Yesterday, one of my fourteen loyal readers (Janne), showed me a news photo that came out earlier this year. I had not seen it before now, but apparently it created quite a stir when it first came out. The AFP/Getty photo claims to show a father playing with his child at the beach in Gaza City. Here’s the picture:
Janne pointed out that the error level analysis (ELA) result for this picture really makes it look like the baby was added to the picture.
ELA visually represents the JPEG compression level. In an unaltered original photo, all edges should have similar intensities, all near-uniform colored areas (sky, shirt) should be consistent, and all textures (all water, all rocks) should be similar. Each time a picture is saved, the quality degrades and the ELA result should get darker. (If it is saved too many times, then nothing will stand out but small patches of chromatic noise.) If anything under ELA stands out as being significantly different, then the differences identify a probable alteration.
In this case, the flying baby is bright white, while the rest of the picture is dark. Dark indicates multiple resaves, while white identifies “newer pixels” that have not been saved as many times. The baby appears edited.
At this point, we don’t know if someone selectively sharpened the child or digitally added in the kid. Fortunately, there are additional tools that can be used for evaluating the image. For example, I’ve previously mentioned using color distance as a metric to evaluate blending. A natural photo should have blended edges, while splices do not. Splices typically show up as a single-pixel black line (or a black dashed line). With this picture, the baby definitely has the black line around large sections of his body.
And then there’s the camera lighting (luminance gradient, or LG). This identifies the sensor noise from the camera and differences in lighting direction.
In this case, LG shows that the baby has very sharp edges, while nothing else in the photo is that sharp. This could be due to someone selectively sharpening the picture. Regarding the baby, LG is consistent with the ELA and color distance results.
However, LG is also very good at picking up slight distortions from alterations. For example, LG highlights the clouds that are about the baby’s height. The clouds stretch the entire width of the picture, but are distorted around the child. The clouds even appear broken in the color distance picture — there is a smooth halo around the kid. If the child was digitally placed there, then the artist screwed up the surrounding clouds.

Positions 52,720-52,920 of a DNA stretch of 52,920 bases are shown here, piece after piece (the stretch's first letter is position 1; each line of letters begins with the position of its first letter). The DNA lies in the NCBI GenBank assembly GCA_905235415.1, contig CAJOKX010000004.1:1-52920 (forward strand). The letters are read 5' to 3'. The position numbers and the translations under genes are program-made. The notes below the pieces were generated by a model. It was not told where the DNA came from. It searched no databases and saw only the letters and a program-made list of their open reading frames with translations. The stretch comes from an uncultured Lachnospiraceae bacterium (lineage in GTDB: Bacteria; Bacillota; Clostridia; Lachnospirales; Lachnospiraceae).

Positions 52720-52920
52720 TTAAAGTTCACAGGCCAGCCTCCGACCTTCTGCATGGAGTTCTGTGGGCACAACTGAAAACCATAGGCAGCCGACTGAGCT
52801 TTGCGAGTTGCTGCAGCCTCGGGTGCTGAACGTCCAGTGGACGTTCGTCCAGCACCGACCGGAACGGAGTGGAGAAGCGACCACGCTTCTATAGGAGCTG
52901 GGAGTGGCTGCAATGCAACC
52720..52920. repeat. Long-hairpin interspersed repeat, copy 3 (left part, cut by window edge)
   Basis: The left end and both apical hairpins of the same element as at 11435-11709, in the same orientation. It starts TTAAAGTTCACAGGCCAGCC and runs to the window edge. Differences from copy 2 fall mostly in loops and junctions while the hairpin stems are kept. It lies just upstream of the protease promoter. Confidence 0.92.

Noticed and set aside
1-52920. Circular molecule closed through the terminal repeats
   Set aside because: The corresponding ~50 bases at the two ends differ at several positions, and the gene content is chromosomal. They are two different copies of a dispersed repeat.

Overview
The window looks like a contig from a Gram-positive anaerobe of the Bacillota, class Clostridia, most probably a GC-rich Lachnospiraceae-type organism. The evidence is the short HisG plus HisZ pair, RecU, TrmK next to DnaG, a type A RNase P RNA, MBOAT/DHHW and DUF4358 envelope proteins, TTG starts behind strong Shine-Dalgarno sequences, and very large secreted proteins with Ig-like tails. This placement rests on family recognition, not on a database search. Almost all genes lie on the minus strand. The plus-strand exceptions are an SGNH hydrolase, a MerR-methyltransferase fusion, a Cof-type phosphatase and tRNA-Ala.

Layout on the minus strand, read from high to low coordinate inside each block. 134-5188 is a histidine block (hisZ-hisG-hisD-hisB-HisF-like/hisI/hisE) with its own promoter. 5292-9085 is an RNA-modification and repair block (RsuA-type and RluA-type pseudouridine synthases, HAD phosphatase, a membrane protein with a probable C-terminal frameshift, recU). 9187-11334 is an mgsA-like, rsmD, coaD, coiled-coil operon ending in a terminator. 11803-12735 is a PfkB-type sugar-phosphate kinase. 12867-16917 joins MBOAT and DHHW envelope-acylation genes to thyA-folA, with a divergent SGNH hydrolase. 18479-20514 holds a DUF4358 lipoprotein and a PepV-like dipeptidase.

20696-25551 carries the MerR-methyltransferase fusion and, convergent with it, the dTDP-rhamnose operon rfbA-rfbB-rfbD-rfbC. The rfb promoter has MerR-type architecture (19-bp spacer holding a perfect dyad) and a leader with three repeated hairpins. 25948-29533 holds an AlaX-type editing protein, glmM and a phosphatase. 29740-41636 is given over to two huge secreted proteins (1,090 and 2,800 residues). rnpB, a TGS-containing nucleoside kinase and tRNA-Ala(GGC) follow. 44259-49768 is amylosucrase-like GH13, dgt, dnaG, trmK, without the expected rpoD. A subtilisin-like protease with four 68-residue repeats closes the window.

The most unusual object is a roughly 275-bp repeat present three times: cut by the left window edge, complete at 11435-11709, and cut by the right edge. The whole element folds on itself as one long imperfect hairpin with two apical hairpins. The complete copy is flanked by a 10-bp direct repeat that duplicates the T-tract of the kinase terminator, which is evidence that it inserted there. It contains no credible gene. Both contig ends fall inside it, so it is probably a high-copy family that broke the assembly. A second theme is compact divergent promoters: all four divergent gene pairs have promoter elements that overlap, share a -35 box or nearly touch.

More importantly, there are some subtle distortions in the water, at the horizon, and to the photo-left of the child’s hip. The water distortions are almost shaped like the kid’s legs, and the round shape next to the kid looks like a head. Because they are very subtle, I have drawn in black lines to show these distortion edges:
If we overlay the image, aligning the child’s feet with the distortion, then we can see that the original child was likely no higher than the father’s hands. And this lower height is consistent with another photo taken by the same photographer. In this other photo, the father is only throwing the child a little bit into the air. (Let’s forget the fact that the buildings on the horizon are gone…)
In this case, the flying-baby photo is attributed to AFP Photo / Mahmud Hams. He was a 2008 Pulitzer finalist who captured an equally controversial photo of a missile falling. (Was the missile digitally added? The Jawa Report makes very strong arguments for staged and altered.)
Hasta La Vista, Baby
Personally, I’m glad to see the end of 2014, and it won’t take much for 2015 to be a better year. Ghandi once said, “Be the change that you wish to see in the world.” (At least, that quote is commonly attributed to Ghandi, even though he may not have said it. It’s hard to validate this with all of the censorship in India. In any case…) I’ve decided to take this philosophy to heart this year. I do not want 2015 to be a repeat of 2014, and I’ve already set things in motion. Expect some big announcements in the near future.